Scott and Rene Carpenter cut a rug before his 1962 orbital mission. LIFE magazine photo.
I spend too much time writing about astronauts, so I wanted to diverge a bit and discuss some of the unsung heroes of the 1960s space age – namely, the astronauts’ wives, who in their own way, probably experienced as much stress (if not more) as their spouses. Author Lily Koppel’s The Astronaut Wives Club is coming out June 11, looks like a must-read and will touch on the lives of these brave women.
I’d first like to discuss Rene Carpenter, wife of Aurora 7 astronaut Scott Carpenter. She and Scott were the Ultimate Glamour Couple of NASA during the early 1960s. That notwithstanding, Rene was pretty badass in her own right. She had her own syndicated newspaper column called A Woman, Still, and after her divorce from Scott, she had her own TV show called Everywoman. In this medium, she tackled controversial topics, encompassing feminism and birth control. She also campaigned for Robert Kennedy prior to his untimely 1968 assassination. A 1975 People magazine article discusses her time in the spotlight – she was 47 at the time and showed no sign of slowing down. She was enthusiastic: “I have always been a warm and wonderful wood nymph.”
Scott and Rene Carpenter, 1959 LIFE photo.
Last two photos: LIFE magazine, late 1960s.
A blog post by My Pretty Baby Cried She Was a Bird is loaded with awesome photos of Rene and Scott. I was always very impressed by Rene’s reaction to her husband’s very stressful spaceflight – he was actually lost at one point and splashed off-target, freaking out most of the nation (understandably). However, Rene, in the accompanying LIFE photo set, looks calm and in-control. Following his recovery, she said to the press at Cape Canaveral, “I was dry-eyed the whole day. I’m not a brooding person by nature.” She was tough as nails. Much respect to this amazing woman who kept it together when most people would’ve crumbled.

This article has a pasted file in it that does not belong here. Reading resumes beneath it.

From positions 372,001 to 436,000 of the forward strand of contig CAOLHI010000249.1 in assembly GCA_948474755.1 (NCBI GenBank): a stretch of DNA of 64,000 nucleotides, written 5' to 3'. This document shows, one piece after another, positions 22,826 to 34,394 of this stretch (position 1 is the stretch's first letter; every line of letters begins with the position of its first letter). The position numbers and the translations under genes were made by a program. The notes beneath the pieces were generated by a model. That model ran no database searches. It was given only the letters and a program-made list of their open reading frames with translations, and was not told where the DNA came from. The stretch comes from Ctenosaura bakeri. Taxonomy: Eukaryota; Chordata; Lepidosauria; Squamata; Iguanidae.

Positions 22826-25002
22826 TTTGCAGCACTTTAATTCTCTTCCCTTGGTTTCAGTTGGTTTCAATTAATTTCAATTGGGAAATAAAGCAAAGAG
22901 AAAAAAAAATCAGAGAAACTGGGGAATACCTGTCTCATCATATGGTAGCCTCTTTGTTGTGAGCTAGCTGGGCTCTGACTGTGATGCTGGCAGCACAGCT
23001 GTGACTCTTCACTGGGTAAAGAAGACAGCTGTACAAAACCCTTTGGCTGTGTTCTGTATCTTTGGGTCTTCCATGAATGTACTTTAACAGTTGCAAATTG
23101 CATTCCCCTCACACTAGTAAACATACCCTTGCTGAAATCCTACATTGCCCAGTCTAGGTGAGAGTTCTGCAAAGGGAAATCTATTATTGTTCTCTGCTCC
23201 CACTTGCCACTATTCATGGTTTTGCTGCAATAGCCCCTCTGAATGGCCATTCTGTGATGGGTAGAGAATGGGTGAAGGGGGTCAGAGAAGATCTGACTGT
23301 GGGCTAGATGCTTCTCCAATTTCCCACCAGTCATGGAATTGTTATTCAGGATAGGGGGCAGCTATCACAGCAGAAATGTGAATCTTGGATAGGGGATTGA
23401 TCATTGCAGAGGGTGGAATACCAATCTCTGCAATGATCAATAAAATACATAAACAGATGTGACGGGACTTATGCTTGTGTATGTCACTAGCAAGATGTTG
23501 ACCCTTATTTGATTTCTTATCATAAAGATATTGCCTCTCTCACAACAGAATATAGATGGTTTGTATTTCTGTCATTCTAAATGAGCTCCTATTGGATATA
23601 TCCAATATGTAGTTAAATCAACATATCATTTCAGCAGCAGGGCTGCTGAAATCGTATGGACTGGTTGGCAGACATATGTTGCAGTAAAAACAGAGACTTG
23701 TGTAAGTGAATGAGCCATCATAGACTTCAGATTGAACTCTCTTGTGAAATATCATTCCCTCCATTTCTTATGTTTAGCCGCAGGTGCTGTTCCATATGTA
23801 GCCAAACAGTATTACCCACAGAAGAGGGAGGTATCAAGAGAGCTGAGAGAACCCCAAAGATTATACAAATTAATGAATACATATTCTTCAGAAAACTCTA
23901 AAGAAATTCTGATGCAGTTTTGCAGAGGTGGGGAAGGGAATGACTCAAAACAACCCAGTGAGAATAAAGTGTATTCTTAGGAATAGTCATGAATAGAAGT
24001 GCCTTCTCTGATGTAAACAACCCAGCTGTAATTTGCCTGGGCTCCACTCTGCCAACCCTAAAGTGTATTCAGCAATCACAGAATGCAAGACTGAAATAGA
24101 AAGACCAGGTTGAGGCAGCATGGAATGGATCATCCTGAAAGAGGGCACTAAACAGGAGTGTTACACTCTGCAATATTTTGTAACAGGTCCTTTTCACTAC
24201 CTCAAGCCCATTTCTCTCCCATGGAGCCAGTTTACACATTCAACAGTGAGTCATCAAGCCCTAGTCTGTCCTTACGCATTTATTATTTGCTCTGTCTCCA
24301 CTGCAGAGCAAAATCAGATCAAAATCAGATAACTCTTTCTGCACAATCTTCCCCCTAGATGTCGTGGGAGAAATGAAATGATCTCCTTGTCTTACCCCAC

A smile of relief: Rene Carpenter on the phone learning that her husband splashed down safely, 1962 LIFE photo.
Emily Carney is a writer, space enthusiast, and creator of the This Space Available space blog, published since 2010. In January 2019, Emily’s This Space Available blog was incorporated into the National Space Society’s blog. The content of Emily’s blog can be accessed via the This Space Available blog category.
Note: The views expressed in This Space Available are those of the author and should not be considered as representing the positions or views of the National Space Society.